December 21, 2010
Students in six West Virginia public schools will enjoy the sounds that new musical instruments make in their bands and music classes this year, thanks to a partnership between the West Virginia Division of Culture and History (www.wvculture.org) and the VH1 Save The Music Foundation (www.savethemusic.com). Each school is receiving approximately $30,000 worth of new musical instruments through the nonprofit foundation program.
The six schools are Capon Bridge Middle School in Hampshire County; Duval PK-8, Guyan Valley Middle School and Hamlin PK-8 in Lincoln County, and Gilbert Elementary School and Kermit K-8 in Mingo County.
“This is an exciting program for our West Virginia elementary and middle schools,” said Randall Reid-Smith, Commissioner of the West Virginia Division of Culture and History. “Providing young students with opportunities to learn more about music and to play musical instruments adds an important dimension to their education and their interests in the arts.”
This statewide project is the first of its kind for VH1 Save The Music, which has worked with individual schools and school districts in the past, but never a state.
“We are excited about the opportunities this project will open for West Virginia schools and for the VH1 Save The Music Foundation,” said Rob Davidson, program director for the Foundation.
The VH1 Save The Music Foundation program is dedicated to supporting and restoring instrumental music programs in America’s public schools, according to Davidson. “Studies have shown that music education develops critical thinking and self discipline skills and improves early cognitive development,” he said.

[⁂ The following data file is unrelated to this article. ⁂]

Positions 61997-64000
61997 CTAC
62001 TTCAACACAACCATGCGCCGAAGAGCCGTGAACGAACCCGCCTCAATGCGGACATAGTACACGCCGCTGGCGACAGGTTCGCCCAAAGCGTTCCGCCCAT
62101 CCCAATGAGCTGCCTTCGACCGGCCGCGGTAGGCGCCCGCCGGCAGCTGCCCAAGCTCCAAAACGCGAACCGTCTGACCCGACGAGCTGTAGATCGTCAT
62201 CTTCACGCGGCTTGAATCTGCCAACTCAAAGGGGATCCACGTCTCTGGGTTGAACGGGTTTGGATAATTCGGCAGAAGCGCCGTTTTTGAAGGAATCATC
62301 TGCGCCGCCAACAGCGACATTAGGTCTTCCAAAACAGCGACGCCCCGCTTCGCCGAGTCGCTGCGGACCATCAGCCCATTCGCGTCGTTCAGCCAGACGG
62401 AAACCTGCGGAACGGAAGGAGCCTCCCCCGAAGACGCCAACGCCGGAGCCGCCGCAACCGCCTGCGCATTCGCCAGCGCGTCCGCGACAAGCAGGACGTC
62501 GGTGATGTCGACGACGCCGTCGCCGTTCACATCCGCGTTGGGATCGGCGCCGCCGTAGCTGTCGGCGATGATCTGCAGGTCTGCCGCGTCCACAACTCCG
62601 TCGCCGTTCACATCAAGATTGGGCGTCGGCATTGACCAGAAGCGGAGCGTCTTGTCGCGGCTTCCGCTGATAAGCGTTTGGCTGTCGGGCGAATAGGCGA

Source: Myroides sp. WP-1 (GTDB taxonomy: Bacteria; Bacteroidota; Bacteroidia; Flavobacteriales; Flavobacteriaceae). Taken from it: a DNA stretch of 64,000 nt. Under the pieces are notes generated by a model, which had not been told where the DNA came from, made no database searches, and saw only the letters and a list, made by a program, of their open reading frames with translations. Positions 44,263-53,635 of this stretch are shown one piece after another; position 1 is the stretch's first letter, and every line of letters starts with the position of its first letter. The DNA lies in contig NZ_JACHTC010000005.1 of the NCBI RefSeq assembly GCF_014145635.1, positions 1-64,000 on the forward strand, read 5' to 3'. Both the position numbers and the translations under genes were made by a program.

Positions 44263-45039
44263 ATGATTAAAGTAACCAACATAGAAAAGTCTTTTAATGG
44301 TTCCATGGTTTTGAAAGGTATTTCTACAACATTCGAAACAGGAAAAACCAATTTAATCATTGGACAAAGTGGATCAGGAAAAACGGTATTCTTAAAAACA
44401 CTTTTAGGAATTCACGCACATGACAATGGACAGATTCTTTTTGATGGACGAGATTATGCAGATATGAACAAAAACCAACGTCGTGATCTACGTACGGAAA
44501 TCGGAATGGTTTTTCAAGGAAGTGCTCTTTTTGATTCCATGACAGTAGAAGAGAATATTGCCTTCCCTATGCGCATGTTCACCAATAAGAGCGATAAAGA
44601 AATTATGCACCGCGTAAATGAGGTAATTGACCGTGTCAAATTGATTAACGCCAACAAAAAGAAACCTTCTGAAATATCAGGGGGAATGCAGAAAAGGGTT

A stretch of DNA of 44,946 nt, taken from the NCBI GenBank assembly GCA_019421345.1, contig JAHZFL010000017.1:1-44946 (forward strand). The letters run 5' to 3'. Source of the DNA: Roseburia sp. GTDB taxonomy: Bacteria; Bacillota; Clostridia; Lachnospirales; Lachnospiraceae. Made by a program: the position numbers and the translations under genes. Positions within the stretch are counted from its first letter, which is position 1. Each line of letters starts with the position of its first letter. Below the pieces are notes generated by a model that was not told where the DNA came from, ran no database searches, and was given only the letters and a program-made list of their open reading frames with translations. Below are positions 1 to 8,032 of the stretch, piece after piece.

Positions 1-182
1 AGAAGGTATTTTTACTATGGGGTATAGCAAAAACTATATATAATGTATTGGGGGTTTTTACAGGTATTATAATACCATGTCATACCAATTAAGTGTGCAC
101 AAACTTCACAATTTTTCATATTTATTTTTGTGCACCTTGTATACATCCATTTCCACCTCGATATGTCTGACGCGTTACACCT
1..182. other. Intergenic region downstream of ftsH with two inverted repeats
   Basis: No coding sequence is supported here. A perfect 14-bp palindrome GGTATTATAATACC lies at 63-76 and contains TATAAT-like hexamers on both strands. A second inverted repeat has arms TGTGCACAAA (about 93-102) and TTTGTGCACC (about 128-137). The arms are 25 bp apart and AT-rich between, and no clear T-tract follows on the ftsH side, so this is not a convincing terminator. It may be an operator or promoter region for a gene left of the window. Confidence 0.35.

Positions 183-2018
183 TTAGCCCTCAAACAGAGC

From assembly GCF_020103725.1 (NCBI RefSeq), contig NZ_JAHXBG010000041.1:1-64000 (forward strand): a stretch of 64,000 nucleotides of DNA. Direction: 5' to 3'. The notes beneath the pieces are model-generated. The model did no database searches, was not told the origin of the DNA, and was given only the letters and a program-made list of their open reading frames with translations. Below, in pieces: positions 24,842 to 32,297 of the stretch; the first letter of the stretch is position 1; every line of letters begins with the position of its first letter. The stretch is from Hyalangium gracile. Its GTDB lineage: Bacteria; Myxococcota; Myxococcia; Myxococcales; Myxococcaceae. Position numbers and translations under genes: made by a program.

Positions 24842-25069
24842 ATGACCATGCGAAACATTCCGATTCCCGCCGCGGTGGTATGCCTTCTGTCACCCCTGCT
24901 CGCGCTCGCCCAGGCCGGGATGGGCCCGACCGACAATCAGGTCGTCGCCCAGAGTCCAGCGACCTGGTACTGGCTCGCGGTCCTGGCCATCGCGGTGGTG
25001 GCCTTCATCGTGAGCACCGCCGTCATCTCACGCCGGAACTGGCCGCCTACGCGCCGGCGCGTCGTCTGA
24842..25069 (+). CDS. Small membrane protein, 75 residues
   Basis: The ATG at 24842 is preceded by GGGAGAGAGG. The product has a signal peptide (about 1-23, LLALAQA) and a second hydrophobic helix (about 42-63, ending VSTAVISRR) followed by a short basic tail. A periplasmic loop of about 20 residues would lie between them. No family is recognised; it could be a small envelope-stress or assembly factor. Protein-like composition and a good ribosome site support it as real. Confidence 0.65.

Each school completed a comprehensive review of its music programs to be eligible for the program, according to Davidson.
“The review involves the school administration and the music staff so there is a consensus about what will best serve the students,” he said. “Because this is a long-term partnership with each school and not just a one-time visit, VH1 Save The Music Foundation wants to be certain that each school has a strong vision for its music program and a good plan for carrying that vision out.”
Any traditional West Virginia public elementary or middle school that has a certified music teacher and wants to build its instrumental music program may qualify for a VH1 Save The Music Foundation grant, according to Reid-Smith. “We hope to see programs in every county of the state within the next few years,” he said. “Having this opportunity is a wonderful way to strengthen our state’s arts focus as we introduce our youth to the pleasures of music in all of its many forms.”
The West Virginia Division of Culture and History is an agency within the West Virginia Department of Education and the Arts with Kay Goodwin, Cabinet Secretary. The Division, led by Commissioner Randall Reid-Smith, brings together the past, present and future through programs and services focusing on archives and history, arts, historic preservation and museums. For more information about the Division’s programs, events and sites, visit www.wvculture.org. The Division of Culture and History is an Equal Opportunity/Affirmative Action Employer.
About VH1 Save The Music Foundation
The VH1 Save The Music Foundation is a nonprofit organization dedicated to restoring instrumental music education programs in America’s public schools, and raising awareness about the importance of music as part of each child’s complete education. To date, VH1 Save The Music has provided more than $45 million in new musical instruments to 1,700 public schools in more than 100 cities around the country, impacting the lives of over 1.4 million children. The Foundation’s renewed commitment to donate one hundred million dollars worth of new musical instruments to ensure that even a greater number of students receive a comprehensive music education in the coming decade. Get involved and learn more at www.vh1savethemusic.com.